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Review ARTICLE

Front. Pharmacol., 07 January 2014 | https://doi.org/10.3389/fphar.2013.00176

The emerging role of oxylipins in thrombosis and diabetes

  • 1Cardeza Foundation for Hematologic Research, Department of Medicine, Thomas Jefferson University, Philadelphia, PA, USA
  • 2Division of Endocrinology, Diabetes and Metabolic Diseases, Department of Medicine, Thomas Jefferson University, Philadelphia, PA, USA

The prevalence of cardiovascular disease (CVD), the leading cause of death in the US, is predicted to increase due to the shift in age of the general population and increase in CVD risk factors such as obesity and diabetes. New therapies are required to decrease the prevalence of CVD risk factors (obesity and diabetes) as well as reduce atherothrombosis, the major cause of CVD related mortality. Oxylipins, bioactive metabolites derived from the oxygenation of polyunsaturated fatty acids, play a role in the progression of CVD risk factors and thrombosis. Aspirin, a cyclooxygenase-1 inhibitor, decreases atherothrombotic associated mortality by 25%. These potent effects of aspirin have shown the utility of modulating oxylipin signaling pathways to decrease CVD mortality. The role of many oxylipins in the progression of CVD, however, is still uncertain or controversial. An increased understanding of the role oxylipins play in CVD risk factors and thrombosis could lead to new therapies to decrease the prevalence of CVD and its associated mortality.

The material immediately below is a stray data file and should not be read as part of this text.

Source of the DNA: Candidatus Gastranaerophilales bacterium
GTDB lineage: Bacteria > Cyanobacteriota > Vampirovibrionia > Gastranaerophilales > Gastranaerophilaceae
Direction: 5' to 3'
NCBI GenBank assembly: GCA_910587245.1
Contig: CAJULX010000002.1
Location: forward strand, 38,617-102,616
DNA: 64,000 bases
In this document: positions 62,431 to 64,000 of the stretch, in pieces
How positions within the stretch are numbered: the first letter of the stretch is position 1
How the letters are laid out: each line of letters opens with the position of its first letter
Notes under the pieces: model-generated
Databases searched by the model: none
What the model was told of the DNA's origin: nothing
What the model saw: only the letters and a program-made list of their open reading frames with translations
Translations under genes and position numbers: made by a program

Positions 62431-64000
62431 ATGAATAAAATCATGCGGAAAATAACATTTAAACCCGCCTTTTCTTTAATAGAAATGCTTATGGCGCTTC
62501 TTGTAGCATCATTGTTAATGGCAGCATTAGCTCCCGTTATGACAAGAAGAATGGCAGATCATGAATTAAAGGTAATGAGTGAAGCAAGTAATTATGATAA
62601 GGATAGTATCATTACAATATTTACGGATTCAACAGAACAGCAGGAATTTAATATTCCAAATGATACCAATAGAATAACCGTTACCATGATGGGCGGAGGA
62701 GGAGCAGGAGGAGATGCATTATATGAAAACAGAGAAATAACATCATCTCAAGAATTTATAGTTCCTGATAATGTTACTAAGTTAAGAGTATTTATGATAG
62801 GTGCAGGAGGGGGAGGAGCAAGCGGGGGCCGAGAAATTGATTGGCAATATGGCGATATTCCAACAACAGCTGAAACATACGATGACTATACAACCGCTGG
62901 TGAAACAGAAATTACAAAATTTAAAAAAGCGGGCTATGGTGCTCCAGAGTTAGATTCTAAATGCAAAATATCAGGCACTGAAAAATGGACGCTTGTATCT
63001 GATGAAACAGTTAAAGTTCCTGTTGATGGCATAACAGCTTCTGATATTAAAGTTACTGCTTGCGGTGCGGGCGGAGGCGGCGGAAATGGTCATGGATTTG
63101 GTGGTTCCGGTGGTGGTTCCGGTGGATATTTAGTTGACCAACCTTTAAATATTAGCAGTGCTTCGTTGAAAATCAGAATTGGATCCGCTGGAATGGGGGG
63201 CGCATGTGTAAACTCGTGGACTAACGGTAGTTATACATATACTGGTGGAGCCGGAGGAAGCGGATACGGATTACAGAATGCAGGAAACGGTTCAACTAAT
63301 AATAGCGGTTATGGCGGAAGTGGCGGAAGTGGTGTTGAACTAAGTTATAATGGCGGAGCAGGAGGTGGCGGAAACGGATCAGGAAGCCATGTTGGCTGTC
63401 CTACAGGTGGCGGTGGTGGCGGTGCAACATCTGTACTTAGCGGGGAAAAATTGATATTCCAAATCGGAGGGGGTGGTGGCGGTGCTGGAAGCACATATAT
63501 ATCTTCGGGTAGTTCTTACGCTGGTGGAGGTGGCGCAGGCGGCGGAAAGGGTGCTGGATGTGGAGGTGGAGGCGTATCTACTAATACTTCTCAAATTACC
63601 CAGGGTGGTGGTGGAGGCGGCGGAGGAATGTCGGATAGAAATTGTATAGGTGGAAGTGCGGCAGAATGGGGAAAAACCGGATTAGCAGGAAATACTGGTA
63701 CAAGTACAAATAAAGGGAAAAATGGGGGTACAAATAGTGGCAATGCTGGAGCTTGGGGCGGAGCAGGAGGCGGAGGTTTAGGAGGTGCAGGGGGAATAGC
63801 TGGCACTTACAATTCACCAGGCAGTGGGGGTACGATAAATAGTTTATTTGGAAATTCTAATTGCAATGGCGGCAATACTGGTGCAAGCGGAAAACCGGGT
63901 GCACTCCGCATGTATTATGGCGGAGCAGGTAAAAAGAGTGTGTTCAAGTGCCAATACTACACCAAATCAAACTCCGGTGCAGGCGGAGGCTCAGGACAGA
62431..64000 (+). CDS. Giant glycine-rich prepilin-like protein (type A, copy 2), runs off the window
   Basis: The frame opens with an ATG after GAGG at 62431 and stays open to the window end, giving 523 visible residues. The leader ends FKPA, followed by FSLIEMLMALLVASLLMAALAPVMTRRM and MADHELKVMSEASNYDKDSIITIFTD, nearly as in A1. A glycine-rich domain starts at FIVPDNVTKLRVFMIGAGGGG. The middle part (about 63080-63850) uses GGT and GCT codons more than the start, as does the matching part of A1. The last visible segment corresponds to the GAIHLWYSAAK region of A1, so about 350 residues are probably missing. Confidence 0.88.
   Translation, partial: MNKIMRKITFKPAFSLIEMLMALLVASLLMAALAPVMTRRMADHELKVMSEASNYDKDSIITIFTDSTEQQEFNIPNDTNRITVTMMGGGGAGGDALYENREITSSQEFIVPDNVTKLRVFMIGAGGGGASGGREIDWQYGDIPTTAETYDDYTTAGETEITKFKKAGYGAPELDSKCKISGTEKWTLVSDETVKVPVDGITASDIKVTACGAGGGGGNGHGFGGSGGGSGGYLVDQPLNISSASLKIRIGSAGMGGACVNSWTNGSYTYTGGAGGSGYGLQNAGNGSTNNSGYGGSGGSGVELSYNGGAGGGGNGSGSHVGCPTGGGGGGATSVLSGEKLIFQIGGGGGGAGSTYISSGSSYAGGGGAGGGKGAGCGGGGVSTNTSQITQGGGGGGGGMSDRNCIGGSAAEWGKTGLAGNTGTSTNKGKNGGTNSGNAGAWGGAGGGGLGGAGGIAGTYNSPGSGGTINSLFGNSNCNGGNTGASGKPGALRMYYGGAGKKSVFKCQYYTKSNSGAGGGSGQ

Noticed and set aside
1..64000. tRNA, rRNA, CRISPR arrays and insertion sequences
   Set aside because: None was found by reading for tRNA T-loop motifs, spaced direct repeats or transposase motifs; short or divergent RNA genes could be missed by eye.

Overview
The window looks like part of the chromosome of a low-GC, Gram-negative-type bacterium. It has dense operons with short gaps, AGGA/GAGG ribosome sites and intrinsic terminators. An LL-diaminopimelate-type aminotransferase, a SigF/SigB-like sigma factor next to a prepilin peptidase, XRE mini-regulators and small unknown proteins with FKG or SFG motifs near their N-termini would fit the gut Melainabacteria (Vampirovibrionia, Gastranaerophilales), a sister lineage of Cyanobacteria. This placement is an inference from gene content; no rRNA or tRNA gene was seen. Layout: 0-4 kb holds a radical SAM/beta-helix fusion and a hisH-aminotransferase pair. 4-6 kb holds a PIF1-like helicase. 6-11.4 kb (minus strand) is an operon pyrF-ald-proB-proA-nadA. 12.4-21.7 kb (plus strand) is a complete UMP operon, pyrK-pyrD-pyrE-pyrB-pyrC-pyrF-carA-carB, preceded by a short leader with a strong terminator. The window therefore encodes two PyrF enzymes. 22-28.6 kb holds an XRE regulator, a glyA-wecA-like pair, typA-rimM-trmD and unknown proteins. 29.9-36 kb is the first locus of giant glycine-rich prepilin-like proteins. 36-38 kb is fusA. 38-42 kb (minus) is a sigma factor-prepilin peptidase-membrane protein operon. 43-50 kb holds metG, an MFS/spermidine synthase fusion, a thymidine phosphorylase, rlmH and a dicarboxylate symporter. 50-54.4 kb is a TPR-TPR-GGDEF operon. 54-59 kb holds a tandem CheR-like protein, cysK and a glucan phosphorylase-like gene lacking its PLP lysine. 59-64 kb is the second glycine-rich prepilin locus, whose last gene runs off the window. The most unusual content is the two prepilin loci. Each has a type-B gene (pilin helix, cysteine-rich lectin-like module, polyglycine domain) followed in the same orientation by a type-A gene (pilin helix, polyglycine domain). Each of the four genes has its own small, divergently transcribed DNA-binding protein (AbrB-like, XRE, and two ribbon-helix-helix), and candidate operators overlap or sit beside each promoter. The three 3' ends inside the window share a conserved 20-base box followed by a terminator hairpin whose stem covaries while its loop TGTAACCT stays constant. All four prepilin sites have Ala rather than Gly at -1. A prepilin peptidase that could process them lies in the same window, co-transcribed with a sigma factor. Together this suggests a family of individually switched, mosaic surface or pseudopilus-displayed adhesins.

In the US, cardiovascular disease (CVD) is responsible for 25% of all deaths making it the leading cause of mortality (Murphy et al., 2013). CVD is a group of diseases that affects the heart or blood vessels including heart failure, hypertension, coronary artery disease, and cerebral vascular disease. Thrombotic complications of coronary artery and cerebral vascular disease are largely responsible for the high level of mortality associated with CVD (Jackson, 2011; Roger et al., 2011) and current anti-platelet therapy has successfully reduced CVD associated mortality by approximately 25% (Jackson, 2011; Roger et al., 2011). While those results are encouraging there is growing concern over the increase in the population with CVD risk factors such as obesity and diabetes. Diabetic patients are disproportionately affected by CVD which is responsible for 65% of patient mortality (Lincoff, 2003). Over 7.7% of the US population is diagnosed with diabetes and another 29% is diagnosed as pre-diabetic (Lloyd-Jones et al., 2010). Hence, newer therapies are required to decrease CVD risk factors for diabetics. An underutilized therapeutic approach to treating these diseases is through modulation of oxylipin signaling. Oxylipins are bioactive lipids generated by the oxidation of polyunsaturated fatty acids (PUFAs). Recent research has designated a role for oxylipins in both CVD as well as diabetes. While the cyclooxygenase (COX)-derived oxylipins have been the focus of many reviews, the goal of this review is to shed light on the emerging roles of 12-lipoxygenase (12-LOX) in the pathologies of thrombosis and hemostasis as well as progression of diabetes.

Oxylipin Biology